BENGALURU: One is afraid to think apart from what has been said by the leaders because one might lose one’s job, be ostracized, excommunicated, or put into a concentration camp. We submit to authority because all of us have this inward demand to be safe, this urge to be secure. So long as we want to be secure in our possessions, in our power, in our thoughts we must have authority, we must be followers; and in that lies the seed of evil, for it invariably leads to the exploitation of man by man. He who would really find out what truth is, what God is, can have no authority, whether of the book, of the government, of the image, or of the priest; he must be totally free of all that. This is very difficult for most of us because it means being insecure, standing completely alone, searching, groping, never being satisfied, never seeking success. But if we seriously experiment with it, then I think we shall find that there is no longer any question of creating or following authority because something else begins to operate which is not a mere verbal statement but an actual fact. The man who is ceaselessly questioning, who has no authority, who does not follow any tradition, any book or teacher, becomes a light unto himself.
I know the inevitable question will arise: If we have no authority of any kind, will there not be anarchy? Of course there may be. But does authority create order? Or does it merely create a blind following which has no meaning at all except that it leads to destruction, to misery? But if we begin to understand ourselves-which is a very complex process-then we shall also begin to understand the anatomy of authority. Then I think we shall be able to find out, as individuals, what is true. Without the compulsion of society, without the authority of a religion or of any person, however great, without the influence of another, we shall be able to discover and experience for ourselves something beyond mere intellection, beyond the clever assertions of the mind.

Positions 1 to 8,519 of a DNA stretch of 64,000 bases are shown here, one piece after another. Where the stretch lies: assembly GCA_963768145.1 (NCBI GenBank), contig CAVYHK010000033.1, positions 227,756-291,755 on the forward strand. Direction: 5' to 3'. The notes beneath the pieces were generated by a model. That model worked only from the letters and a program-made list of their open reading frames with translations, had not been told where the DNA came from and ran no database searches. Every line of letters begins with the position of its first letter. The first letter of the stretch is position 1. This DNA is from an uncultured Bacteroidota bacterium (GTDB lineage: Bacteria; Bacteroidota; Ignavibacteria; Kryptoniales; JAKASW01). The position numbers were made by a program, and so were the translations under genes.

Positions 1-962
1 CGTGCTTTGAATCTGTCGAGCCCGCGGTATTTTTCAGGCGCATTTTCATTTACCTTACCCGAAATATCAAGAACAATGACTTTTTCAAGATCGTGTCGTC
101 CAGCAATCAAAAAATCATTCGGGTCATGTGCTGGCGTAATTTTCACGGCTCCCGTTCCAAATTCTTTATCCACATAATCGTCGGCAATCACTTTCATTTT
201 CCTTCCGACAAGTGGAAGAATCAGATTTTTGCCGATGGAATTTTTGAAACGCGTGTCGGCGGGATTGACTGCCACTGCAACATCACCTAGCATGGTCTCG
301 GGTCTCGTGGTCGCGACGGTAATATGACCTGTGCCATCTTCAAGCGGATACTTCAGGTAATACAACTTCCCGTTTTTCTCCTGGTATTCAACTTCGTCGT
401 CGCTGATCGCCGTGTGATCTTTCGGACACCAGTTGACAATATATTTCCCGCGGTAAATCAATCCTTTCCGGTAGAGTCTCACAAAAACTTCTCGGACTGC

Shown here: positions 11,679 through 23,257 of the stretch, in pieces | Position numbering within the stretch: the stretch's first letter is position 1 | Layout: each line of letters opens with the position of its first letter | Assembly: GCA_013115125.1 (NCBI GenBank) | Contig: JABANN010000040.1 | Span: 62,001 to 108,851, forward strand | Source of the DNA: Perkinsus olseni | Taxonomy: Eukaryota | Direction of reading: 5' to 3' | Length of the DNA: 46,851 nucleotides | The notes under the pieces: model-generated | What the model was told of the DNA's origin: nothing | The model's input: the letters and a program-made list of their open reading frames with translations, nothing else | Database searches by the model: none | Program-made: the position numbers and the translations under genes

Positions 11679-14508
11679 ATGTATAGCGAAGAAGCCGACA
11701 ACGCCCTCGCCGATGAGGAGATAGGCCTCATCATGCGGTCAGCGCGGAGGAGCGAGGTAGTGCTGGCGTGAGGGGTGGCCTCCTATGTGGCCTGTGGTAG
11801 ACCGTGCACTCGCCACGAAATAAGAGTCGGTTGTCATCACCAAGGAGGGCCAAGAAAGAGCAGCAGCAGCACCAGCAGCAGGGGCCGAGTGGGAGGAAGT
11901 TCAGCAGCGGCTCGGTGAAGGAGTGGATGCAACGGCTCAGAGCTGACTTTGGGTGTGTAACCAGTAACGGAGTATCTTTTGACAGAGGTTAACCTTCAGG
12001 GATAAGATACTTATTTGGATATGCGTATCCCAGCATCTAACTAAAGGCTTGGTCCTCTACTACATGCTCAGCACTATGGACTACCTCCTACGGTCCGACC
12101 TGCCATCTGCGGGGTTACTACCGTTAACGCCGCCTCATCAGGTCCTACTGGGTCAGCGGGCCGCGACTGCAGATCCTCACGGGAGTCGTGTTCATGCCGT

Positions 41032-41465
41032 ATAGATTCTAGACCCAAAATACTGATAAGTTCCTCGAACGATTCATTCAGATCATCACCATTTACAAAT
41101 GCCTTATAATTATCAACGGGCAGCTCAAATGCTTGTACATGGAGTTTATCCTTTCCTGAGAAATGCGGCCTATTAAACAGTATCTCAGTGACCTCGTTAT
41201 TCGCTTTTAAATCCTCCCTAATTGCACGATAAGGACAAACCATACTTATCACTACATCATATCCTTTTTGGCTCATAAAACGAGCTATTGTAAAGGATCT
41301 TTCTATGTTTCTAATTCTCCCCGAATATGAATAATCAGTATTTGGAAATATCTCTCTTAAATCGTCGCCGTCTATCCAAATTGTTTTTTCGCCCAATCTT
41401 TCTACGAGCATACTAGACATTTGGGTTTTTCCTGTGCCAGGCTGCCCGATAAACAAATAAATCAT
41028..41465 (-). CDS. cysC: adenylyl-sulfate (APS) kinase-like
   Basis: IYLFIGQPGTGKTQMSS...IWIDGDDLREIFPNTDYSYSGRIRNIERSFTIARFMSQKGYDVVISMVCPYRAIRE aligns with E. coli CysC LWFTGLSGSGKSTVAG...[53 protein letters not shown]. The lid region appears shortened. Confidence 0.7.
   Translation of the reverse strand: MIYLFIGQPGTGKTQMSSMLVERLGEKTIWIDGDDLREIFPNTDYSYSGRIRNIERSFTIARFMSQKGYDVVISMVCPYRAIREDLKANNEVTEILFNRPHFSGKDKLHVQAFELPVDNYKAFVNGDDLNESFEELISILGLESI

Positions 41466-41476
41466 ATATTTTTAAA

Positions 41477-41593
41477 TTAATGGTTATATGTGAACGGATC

There is no method for self-knowledge. Seeking a method invariably implies the desire to attain some result and that is what we all want. We follow authority - if not that of a person, then of a system, of an ideology - because we want a result that will be satisfactory, which will give us security. We really do not want to understand ourselves, our impulses and reactions, the whole process of our thinking, the conscious as well as the unconscious; we would rather pursue a system that assures us of a result. But the pursuit of a system is invariably the outcome of our desire for security, for certainty, and the result is obviously not the understanding of oneself. When we follow a method, we must have authorities - the teacher, the guru, the savior, the Master - who will guarantee us what we desire; and surely that is not the way to self-knowledge.
Authority prevents the understanding of oneself, does it not? Under the shelter of an authority, a guide, you may have temporarily a sense of security, a sense of well-being, but that is not the understanding of the total process of oneself. Authority in its very nature prevents the full awareness of oneself and therefore ultimately destroys freedom; in freedom alone can there be creativeness. There can be creativeness only through self-knowledge.